- High risk of exposure – Employee must quarantine for ten days
- Low risk of exposure – Employee can continue working
An employer can put the following measures in place to attempt to avoid the abuse of this leave. The employer must apply the sick leave policy to any absence due to COVID-19 or related symptoms. Thus, should an employee experience any symptoms or have been in contact with a COVID-19 positive individual, medical advice should be obtained from the employee’s medical practitioner, who will then provide the employer with a sick note or letter which can be used for the allocation of sick leave.
Regarding close contact, should the employer request the employee to quarantine, the employer must further request the employee to attend a medical practitioner to provide them with a medical certificate stating that they were unable to work for the period of quarantine—this request being in line with section 23. In line with the advancements regarding the knowledge about the virus and when it can be detected, an employer can require an employee to be tested for COVID-19 after five days have elapsed since the close contact with a confirmed positive person.
Should the employee fail to provide any medical certificate, no payment should be made. The period should be regarded as unpaid leave, but no disciplinary action should follow.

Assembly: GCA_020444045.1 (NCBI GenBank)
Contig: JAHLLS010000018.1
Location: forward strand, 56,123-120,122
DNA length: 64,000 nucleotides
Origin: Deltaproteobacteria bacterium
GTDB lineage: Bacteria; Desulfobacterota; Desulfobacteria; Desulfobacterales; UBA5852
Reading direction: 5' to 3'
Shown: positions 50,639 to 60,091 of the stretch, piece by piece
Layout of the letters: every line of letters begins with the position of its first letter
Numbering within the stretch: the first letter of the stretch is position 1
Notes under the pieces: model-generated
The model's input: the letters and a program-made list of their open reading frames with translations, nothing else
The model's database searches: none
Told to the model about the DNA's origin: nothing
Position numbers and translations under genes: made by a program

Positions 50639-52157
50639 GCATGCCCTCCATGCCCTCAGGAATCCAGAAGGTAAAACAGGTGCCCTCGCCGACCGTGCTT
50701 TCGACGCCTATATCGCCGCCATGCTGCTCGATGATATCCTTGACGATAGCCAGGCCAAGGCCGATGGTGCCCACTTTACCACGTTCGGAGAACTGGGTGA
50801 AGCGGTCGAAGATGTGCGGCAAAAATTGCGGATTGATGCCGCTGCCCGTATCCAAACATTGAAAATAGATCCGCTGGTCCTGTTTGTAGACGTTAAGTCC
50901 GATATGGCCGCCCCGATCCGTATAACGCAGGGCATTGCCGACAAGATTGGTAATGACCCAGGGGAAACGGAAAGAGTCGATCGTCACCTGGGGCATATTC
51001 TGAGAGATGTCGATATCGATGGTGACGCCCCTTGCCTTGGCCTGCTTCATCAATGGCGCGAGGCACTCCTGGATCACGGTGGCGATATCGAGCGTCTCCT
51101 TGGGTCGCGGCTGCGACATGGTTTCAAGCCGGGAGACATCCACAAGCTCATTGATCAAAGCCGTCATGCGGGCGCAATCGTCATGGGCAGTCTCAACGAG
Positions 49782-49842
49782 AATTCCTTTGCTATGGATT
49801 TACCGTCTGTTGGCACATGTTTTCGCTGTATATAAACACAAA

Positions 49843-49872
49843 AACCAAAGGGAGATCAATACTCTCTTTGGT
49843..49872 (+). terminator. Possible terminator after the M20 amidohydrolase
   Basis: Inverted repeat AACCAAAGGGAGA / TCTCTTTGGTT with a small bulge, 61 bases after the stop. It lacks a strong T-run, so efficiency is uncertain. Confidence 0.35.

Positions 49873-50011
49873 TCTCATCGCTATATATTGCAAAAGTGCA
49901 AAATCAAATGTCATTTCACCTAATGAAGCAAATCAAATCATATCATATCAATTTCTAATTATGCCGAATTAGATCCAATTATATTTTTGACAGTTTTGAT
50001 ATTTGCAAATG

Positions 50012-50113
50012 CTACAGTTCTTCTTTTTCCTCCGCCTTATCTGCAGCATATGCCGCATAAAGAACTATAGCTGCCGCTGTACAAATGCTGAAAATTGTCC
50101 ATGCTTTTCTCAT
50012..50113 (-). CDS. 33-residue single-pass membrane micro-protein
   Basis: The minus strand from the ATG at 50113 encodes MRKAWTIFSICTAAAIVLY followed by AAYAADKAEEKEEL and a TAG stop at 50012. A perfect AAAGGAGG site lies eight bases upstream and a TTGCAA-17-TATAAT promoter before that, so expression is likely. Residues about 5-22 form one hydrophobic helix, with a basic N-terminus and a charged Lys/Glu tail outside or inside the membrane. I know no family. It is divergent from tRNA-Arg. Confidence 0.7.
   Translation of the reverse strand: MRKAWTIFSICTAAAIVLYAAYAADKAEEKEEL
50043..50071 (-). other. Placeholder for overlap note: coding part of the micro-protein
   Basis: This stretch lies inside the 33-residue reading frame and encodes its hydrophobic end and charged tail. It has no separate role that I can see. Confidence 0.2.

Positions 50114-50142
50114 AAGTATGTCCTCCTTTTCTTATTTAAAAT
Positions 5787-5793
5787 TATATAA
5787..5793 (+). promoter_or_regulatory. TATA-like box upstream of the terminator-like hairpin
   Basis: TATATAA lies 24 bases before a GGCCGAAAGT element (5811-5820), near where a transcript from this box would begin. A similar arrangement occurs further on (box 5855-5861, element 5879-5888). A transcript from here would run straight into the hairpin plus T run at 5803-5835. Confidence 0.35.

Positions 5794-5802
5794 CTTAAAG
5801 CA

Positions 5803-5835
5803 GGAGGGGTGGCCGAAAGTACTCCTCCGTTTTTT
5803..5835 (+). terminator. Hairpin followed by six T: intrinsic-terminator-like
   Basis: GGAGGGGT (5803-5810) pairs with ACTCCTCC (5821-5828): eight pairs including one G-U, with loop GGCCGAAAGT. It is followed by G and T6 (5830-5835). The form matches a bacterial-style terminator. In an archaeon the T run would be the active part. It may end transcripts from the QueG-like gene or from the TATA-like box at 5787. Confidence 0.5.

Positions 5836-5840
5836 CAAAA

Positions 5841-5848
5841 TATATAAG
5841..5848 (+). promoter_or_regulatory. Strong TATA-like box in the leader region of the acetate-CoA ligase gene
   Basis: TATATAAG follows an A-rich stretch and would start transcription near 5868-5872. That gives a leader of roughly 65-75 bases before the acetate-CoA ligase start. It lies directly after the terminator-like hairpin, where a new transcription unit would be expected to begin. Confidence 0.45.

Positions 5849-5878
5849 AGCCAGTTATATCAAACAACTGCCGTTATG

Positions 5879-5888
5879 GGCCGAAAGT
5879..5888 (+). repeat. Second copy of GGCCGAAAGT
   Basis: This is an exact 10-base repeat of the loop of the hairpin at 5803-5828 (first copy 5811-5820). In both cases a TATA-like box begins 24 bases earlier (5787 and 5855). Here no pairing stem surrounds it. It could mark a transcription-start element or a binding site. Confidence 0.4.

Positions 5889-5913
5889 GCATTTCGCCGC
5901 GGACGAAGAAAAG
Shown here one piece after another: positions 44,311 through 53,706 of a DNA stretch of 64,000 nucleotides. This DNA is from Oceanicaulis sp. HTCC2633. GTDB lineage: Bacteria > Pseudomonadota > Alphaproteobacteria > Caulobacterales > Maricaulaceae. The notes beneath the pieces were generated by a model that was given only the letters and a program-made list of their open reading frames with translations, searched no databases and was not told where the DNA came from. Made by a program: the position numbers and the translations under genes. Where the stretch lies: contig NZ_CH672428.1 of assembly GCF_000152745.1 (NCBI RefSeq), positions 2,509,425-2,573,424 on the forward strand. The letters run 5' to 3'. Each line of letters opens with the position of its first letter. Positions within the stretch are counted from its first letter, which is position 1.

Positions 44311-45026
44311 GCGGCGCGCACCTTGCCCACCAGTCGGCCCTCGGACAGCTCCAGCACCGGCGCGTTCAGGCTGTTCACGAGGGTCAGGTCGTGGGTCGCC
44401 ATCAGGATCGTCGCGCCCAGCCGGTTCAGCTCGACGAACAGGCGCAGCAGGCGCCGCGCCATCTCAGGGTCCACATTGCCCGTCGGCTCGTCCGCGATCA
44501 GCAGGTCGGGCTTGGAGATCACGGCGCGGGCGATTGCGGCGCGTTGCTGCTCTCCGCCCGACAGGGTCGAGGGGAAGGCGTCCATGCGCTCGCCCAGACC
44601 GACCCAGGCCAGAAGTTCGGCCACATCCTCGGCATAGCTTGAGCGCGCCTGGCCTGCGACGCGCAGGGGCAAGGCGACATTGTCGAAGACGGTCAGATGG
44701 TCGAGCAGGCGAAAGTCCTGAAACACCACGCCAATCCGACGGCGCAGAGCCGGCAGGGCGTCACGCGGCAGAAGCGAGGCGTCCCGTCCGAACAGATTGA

Should the employee stay away from work on his own accord and later inform the employer that he had either tested positive for COVID-19 or had been in close contact with a COVID-19 positive individual, the following should be requested:
- The test results of the employee;
- A sick certificate booking the employee off;
- Any other supporting documentation or information at the employee’s disposal
Suppose the employee cannot provide any of the above. In that case, the period of absence should be treated as an unauthorised absence, and disciplinary action in this regard should be taken against the employee. In the case where the employee misled the employer regarding being in contact with a COVID-19 positive case or being tested positive for the virus themselves, a charge of dishonesty can be brought against the employee, which may lead to their subsequent dismissal.
Contact your SEESA Labour Advisor to assist your business with any sick leave queries you might have. Alternatively, SMS the word “SEESA” to 45776 for an expert legal advisor to contact you.
About the author:
JP Potgieter is a BEE and Labour Legal Advisor at the SEESA Bloemfontein branch. He completed his LLB Degree through the University of the Free State and is an Admitted Attorney in the High Court of South Africa as well as in the High Court of Lesotho.
- National Institute for Communicable Diseases, Clinical Management of Suspected or Confirmed Covid-19 Disease, Testing. https://www.nicd.ac.za/diseases-a-z-index/disease-index-covid-19/covid-19-guidelines/clinical-management-of-suspected-or-confirmed-covid-19-disease/
- Government Gazette no. 43751, 1 October 2020 – Consolidated Directions On Occupational Health And Safety Measures In Certain Workplaces
- Basic Conditions of Employment Act,75 of 1997 as amended by Act No 7 and 10 of 2018.